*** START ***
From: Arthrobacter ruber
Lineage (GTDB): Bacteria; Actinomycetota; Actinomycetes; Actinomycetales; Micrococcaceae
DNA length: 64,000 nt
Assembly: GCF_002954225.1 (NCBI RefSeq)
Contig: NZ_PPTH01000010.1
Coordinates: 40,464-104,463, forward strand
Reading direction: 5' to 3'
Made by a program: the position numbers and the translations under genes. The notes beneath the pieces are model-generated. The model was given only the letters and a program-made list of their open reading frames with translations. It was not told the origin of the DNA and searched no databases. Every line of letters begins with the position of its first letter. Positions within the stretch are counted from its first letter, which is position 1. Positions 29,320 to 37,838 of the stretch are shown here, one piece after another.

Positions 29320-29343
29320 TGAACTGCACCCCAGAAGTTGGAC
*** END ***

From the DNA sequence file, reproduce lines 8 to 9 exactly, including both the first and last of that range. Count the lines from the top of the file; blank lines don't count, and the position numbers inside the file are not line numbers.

Made by a program: the position numbers and the translations under genes. The notes beneath the pieces are model-generated. The model was given only the letters and a program-made list of their open reading frames with translations. It was not told the origin of the DNA and searched no databases. Every line of letters begins with the position of its first letter. Positions within the stretch are counted from its first letter, which is position 1. Positions 29,320 to 37,838 of the stretch are shown here, one piece after another.

Positions 29320-29343